Flora of the Canadian Arctic Archipelago
English: White mountain saxifrage, livelong saxifrage,
French: Saxifrage paniculée.
Saxifragaceae, Saxifrage family.
Published in Gard. Dict. (ed. 8) 3. 1768.
Type: Garden material Chelsea Garden 1727. "Saxifraga sedi folio angustiore serrato Tourn. 252. Sedum serratum J.B. Ray, Hist. vol. 2, p. 1045" Miller scripsit, selected by Webb and Gornall, Man. Saxifrag. 124. 1989. Lectotype: BM: Sloane herbarium.
Synonymy. Saxifraga aizoon Jacq., Fl. Austriac. 5: 18, t. 438. 1778.
Chondrosea aizoon (Jacq.) Haw., Saxif. Enum. 11. 1821.
Saxifraga aizoon Jacq. var. neogaea Butters, Rhodora 46: 65. 1944.
Saxifraga paniculata subsp. neogaea (Butters) D. Löve, Taxon 17: 89. 1968.
Vegetative morphology. Plants 7–20 cm high (to 25 cm high in Greenland specimens); perennial herbs; caespitose; sometimes vegetatively proliferating by bulbils on stems or leaves (lateral shoots, often closely associated with the parent shoot). Caudex absent. Aerial stems erect. Leaves present; not heterophyllous; basal in a rosette; patent (basal leaves), or erect (flowering stem leaves); alternate; persistent, or marcescent (remaining either green or reddish during the winter). Petioles absent. Leaf blades simple. Leaf blade bases truncate. Blades 7–20 mm long, 3–5.5 mm wide, oblanceolate or obovate or spatulate, flat, with inconspicuous veins. Blade adaxial surface glabrous. Blade abaxial surface glabrous. Blade margins serrulate or crenate, with 7–10 glands per cm (hydathodes), glabrous. Hydathodes present and conspicuous (on upper surface at the tip of each serration). Blade apices acute, or obtuse.
Reproductive morphology. Flowering stems with leaves (similar in shape but smaller than the basal leaves). Flowering stems hairy. Flowering stems pubescent. Flowering stem hairs simple; shorter than the diameter of the flowering stem; white or translucent (with brown glands on the ends); glandular hairs present. Flowers in inflorescences. Inflorescences paniculate; 1–3 cm long. Pedicels present; with glandular hairs. Flowers per inflorescence 5–20; medium-sized; radially symmetrical (actinomorphic). Sepals conventional; 5; free; 0.9–1.2 mm long; 1.5–2 mm wide; green, or purple, or red. Calyx hairy. Petals conventional; free; longer than the calyx; 5; white, or yellow (creamy); with contrasting markings (usually orange or purple spots); obovate; unlobed; 6–9 mm long; 2–2.7 mm wide. Stamens 10; stamen filaments glabrous. Anthers purple becoming yellow; sub-globose; 0.3–0.5 mm long. Nectaries present. Receptacle 0.5–1 mm high. Ovary partly inferior; carpels 2; partly fused. Ovaries glabrous. Placentation axile. Ovules per ovary 20–50 (approx.). Fruit with calyx persisting (sepals diverging); dry; a capsule; spherical, or ovoid (globose); brown; 3–6 mm long; 3.5–4.5 mm wide; dehiscent; splitting to the base into separate segments. Seeds 20–50 (approx.); 0.7–0.9 mm long; brown; surfaces smooth (at 10×, minutely roughened at 40×).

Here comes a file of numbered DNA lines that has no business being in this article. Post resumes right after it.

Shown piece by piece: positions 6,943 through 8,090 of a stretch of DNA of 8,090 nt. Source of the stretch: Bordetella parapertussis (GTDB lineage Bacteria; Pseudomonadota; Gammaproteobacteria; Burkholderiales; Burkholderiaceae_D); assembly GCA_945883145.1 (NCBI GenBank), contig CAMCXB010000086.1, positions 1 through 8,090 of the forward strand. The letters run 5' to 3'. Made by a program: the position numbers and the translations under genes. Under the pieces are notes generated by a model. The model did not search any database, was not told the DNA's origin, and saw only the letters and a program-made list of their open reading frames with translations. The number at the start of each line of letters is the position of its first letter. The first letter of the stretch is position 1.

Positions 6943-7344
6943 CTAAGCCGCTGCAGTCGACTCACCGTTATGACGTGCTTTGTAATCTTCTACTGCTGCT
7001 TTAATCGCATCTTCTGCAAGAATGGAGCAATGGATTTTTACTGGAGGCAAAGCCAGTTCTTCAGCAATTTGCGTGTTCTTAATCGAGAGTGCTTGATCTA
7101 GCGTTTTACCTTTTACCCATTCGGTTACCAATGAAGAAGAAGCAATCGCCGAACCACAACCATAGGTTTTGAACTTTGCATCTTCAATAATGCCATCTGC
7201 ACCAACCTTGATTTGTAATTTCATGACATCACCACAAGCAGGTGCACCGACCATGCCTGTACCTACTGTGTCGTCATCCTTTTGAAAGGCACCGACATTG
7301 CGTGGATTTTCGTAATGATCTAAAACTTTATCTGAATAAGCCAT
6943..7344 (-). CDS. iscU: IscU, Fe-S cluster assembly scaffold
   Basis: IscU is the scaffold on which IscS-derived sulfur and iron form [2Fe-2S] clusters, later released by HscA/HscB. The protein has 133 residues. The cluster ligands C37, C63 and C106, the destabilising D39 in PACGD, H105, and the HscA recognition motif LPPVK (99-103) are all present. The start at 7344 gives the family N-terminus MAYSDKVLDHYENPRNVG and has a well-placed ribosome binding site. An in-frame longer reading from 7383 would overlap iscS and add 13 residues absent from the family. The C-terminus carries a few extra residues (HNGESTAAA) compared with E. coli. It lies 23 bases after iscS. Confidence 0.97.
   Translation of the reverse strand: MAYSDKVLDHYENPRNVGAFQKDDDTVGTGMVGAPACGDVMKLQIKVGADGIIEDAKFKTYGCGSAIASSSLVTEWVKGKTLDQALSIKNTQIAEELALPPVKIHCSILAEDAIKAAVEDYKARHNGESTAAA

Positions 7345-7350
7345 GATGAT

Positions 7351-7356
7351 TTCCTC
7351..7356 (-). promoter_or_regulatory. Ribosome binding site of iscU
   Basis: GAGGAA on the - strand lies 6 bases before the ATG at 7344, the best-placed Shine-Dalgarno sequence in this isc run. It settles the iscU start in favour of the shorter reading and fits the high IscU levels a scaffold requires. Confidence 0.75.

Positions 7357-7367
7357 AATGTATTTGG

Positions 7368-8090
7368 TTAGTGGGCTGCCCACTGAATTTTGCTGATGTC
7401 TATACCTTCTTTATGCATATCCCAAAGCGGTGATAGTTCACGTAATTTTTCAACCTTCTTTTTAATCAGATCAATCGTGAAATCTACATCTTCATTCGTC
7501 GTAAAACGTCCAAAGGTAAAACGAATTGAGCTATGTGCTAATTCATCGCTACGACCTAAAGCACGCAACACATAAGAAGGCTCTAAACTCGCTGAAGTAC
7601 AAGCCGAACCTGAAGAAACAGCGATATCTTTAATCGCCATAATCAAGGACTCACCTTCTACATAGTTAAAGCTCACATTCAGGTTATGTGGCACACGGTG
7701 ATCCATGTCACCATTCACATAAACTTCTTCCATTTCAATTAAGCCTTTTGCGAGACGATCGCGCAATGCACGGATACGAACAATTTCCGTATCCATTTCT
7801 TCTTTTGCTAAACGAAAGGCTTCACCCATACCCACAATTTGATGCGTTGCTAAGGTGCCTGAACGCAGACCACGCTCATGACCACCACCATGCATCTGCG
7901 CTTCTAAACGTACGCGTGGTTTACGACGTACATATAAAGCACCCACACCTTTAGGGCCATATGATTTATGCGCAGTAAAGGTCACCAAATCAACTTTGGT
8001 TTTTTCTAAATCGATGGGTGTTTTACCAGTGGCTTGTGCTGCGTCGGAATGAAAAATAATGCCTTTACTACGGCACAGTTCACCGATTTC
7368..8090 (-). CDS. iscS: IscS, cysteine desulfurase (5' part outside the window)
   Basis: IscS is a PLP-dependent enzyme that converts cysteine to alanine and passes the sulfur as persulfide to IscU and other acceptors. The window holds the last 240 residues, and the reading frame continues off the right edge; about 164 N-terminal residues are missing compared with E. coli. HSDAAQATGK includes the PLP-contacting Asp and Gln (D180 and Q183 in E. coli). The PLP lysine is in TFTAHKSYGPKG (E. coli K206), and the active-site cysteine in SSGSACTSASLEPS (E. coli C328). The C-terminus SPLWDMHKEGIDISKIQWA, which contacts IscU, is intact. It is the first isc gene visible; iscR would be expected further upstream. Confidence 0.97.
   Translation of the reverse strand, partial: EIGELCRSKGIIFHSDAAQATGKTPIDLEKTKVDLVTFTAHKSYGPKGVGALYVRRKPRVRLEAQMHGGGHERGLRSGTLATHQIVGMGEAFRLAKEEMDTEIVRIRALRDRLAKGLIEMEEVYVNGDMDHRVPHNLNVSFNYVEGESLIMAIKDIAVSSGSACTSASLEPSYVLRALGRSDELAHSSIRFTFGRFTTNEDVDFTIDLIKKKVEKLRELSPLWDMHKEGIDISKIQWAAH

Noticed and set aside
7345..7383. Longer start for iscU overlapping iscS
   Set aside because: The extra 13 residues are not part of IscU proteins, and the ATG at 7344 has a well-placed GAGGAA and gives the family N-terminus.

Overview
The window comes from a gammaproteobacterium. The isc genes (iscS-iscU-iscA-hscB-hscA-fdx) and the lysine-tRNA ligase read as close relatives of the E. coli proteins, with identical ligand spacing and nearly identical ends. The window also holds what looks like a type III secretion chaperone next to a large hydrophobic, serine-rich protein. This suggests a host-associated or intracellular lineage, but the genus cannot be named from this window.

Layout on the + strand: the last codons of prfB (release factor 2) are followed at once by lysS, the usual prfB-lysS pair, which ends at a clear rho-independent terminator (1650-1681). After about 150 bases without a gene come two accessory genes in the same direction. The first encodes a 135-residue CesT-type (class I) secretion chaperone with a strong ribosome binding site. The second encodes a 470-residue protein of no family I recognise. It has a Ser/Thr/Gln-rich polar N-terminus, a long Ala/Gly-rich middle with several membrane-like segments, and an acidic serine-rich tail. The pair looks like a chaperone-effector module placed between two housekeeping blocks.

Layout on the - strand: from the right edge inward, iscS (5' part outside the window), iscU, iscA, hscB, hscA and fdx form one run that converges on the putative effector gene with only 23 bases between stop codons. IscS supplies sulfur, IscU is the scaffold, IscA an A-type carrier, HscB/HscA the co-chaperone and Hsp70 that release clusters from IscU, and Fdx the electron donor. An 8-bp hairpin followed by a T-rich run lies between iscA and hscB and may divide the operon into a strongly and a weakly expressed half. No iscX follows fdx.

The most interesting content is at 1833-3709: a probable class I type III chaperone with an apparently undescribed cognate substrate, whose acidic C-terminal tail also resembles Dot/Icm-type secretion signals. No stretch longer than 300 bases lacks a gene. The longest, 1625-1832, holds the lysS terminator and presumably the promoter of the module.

Chromosome information. 2n = 28.
(2n) (4x) = 28. Skovsted (1934); Löve and Löve (1951, 1956, Iceland); Jørgensen et al. (1958, Greenland); Packer, in Löve and Löve (1961a, Canada); Dalgaard (1989, western Greenland). Numerous more southern counts.
The basic chromosome number is most probably x = 7, as there is a deviant report of 2n = 14 from Southern Europe (Corse, see Contandriopoulos and Gamisans 1974).
Ploidy levels recorded 4x.
Indigenous knowledge. Anderson (1939) reported that this species was widely used by Eskimos in Alaska where the succulent leaves were eaten fresh or in oil. They could be preserved for long periods in oil.
Kjellman (1882) found people of Chukchi produced a form of "sauerkraut" composed largely of the leaves of Petasites and S. paniculata by tightly packing the leaves into a sealskin bag.
Porsild (1953) noted that the leaves are eaten raw with seal blubber or as "saukraut" by the Chukchi and the western Eskimo.
Taxon as an environmental indicator. Plants are indicative of dry calcareous environments. The northernmost record is from West Greenland, 74°30'N (Polunin 1940). The northernmost record from Canada is Baffin Island, Pangnirtung, 66°08'N.
Ecology and habitat. Substrates: rocks (on cliff ledges, in dry sunny situations); calcareous. Polunin (1940) noted that this species "flowers rather sparingly". Warming (1909) indicated that in Greenland this species flowers relatively late in July and exhibits marked protandry. The terminal flower is the first to open, and there are rarely more than 2 stamens functional at the same time. The styles are at first very small, with the plane surfaces of the stigmas facing each other. As they develop, they spread out. The surface of the stigmas has short club-shaped hairs. Self pollination may take place by the stigmas bending towards the anthers in which there may still be some pollen. Fruit has been observed to ripen in West Greenland.